I believe that while dramatic advances in the technology landscape, especially in the last decade, have allowed us to push the boundaries of science, they have left us surprisingly impatient. For comparison, the Internet’s evolution from 2G to 5G has certainly changed communication. Still, it has reinforced our desire to have almost everything available without waiting.
Obscured Human Mind- the Fog of illusion
Researchers have shown that the average number of hours exposed to e-screens is constantly increasing in a person’s life and skyrocketed in the recent past. Not only the adults, but you could even see young children scrolling down their smartphone screens and endlessly staring at endless “Insta-Reels.”
To explain this by live example, I have seen 1.5 years old kids who can scroll the smartphone, take pictures, watch youtube, make a video call.
However, in the age of computers, all of these children have forgotten to play hide and seek or tag outside, explore insects, watch the sky, and make friends. Instead, they are mature so fast, with parents pushing their kids into competition at such a tender age. It makes me saddened to see their lost childhood.
When was the last time you were outdoors, consciously observing nature? Walking without your wireless companions, eating at your favourite restaurant without creating a Snapchat for your artificial social support system?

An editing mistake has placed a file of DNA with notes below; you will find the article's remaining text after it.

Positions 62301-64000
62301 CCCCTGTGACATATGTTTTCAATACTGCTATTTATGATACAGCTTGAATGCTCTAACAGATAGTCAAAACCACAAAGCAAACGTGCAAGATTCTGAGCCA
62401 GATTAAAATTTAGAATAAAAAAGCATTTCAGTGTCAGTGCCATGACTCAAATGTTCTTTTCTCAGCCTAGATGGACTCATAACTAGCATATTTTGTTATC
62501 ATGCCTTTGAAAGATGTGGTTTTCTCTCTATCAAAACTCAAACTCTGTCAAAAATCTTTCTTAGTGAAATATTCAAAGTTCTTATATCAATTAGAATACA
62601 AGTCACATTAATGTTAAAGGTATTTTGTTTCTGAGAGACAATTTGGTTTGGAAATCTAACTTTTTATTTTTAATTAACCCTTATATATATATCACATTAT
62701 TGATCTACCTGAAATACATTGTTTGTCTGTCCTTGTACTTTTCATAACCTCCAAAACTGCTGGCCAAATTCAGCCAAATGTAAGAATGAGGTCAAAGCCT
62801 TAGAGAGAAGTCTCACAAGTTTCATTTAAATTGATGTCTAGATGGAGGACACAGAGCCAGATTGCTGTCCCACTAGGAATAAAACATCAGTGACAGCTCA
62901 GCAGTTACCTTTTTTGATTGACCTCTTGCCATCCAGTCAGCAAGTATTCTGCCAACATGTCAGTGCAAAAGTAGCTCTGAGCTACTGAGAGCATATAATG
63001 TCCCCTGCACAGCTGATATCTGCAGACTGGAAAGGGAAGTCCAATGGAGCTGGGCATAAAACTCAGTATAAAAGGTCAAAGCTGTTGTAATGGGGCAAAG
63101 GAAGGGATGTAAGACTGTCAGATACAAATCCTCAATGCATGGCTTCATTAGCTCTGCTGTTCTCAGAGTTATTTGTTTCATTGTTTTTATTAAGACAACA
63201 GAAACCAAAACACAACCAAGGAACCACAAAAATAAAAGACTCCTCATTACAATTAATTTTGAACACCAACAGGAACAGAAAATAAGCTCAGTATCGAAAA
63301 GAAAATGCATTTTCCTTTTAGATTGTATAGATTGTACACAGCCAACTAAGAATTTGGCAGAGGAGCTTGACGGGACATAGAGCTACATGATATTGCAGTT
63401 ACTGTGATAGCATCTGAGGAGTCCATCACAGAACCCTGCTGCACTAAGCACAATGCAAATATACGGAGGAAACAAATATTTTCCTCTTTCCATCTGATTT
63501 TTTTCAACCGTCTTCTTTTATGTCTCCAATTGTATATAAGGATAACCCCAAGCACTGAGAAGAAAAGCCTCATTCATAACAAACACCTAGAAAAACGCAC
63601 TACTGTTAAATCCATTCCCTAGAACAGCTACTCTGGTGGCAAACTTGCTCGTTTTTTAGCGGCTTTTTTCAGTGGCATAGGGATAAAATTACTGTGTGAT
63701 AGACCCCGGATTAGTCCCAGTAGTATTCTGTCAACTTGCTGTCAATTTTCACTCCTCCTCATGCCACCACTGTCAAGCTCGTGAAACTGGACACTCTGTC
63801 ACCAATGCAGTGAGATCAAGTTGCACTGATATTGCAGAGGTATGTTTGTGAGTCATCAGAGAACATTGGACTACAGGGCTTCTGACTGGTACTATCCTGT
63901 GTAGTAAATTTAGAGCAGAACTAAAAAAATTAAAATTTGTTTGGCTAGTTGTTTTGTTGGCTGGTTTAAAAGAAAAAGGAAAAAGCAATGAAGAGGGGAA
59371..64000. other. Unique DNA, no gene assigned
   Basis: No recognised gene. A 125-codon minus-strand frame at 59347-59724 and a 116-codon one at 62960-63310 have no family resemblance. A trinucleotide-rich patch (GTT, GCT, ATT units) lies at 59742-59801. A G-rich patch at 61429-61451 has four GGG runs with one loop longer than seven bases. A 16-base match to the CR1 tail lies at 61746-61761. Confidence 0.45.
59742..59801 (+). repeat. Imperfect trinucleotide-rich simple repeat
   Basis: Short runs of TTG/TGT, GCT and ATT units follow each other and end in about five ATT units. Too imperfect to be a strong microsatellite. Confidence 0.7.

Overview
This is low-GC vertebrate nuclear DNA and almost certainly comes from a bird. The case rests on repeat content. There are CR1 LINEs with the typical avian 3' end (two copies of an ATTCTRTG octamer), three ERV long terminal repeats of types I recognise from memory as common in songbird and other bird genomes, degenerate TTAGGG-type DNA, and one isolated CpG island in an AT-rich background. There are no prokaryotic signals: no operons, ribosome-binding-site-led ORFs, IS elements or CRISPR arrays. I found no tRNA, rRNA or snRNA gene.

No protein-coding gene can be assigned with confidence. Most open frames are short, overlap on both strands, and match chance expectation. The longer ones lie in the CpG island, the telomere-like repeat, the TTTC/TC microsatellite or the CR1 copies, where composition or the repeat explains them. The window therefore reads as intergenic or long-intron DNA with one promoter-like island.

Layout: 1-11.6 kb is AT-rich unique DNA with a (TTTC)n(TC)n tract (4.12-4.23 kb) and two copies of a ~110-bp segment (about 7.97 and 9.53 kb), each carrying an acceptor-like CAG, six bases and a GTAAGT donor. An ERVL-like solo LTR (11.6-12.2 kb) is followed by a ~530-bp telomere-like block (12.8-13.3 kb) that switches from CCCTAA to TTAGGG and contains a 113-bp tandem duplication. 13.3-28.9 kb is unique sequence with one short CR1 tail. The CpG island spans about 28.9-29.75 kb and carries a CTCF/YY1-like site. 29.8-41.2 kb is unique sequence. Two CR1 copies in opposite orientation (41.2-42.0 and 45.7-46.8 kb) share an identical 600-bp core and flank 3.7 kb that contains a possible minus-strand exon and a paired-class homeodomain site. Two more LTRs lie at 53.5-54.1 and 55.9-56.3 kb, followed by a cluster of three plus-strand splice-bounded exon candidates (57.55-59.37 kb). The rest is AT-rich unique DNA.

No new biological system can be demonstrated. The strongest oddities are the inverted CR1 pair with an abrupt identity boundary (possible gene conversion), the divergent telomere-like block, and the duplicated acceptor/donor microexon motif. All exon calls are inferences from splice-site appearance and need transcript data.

Moreover, relaxing and straightforward leisure activities, like aimlessly staring at the sky or the stars, peeking through the window hearing the chirping of birds, are looked down upon in the technological age.
Being Busy the new Trend
Being busy almost every moment is the new normal and a sign of successful life. But, unfortunately, this illusory virtual world has resulted in constant frustration caused by the non-fulfilment of the aspirations, which has created a kind of mental fog.
This mental Fog prevents us from appreciating the everyday gifts that we abysmally take for granted. Realize their significance and value only when deprived of them, with the overall well-being topping the list.
Medical science has demonstrated that when constantly subjected to stress for years, our bodies undergo considerable biological changes in hormonal imbalance, impaired immune system, unusual blood flow rate, increased weight, and many more.
In conclusion, it would be erroneous to demonize the innovations of the 21st century and attribute all undesirable changes to them. Instead, it is all about how we have been connecting through technological tools. It is high time we regain the freedoms and control of our lives that we have unintentionally renounced over these years.
Lots of self-care activities in meditation, regular rest, healthy eating can make a big difference in decluttering the mind. It is time we teach ourselves, our children and the people around us what is illusory and what is real.
By- Kunal Kumar.
Kunal Kumar is the Co-Founder of the international prism. He was previously associated as content curator for lawviapods & is now the editor in chief of the column on Exploring Life in the international prism.
He did his graduation from Dr Ram Manohar Lohiya National Law University, Lucknow. In addition to being a fitness fanatic, he is also passionate about swimming, trading in Index options, Futures& Equity Derivatives.
He can be reached at firstname.lastname@example.org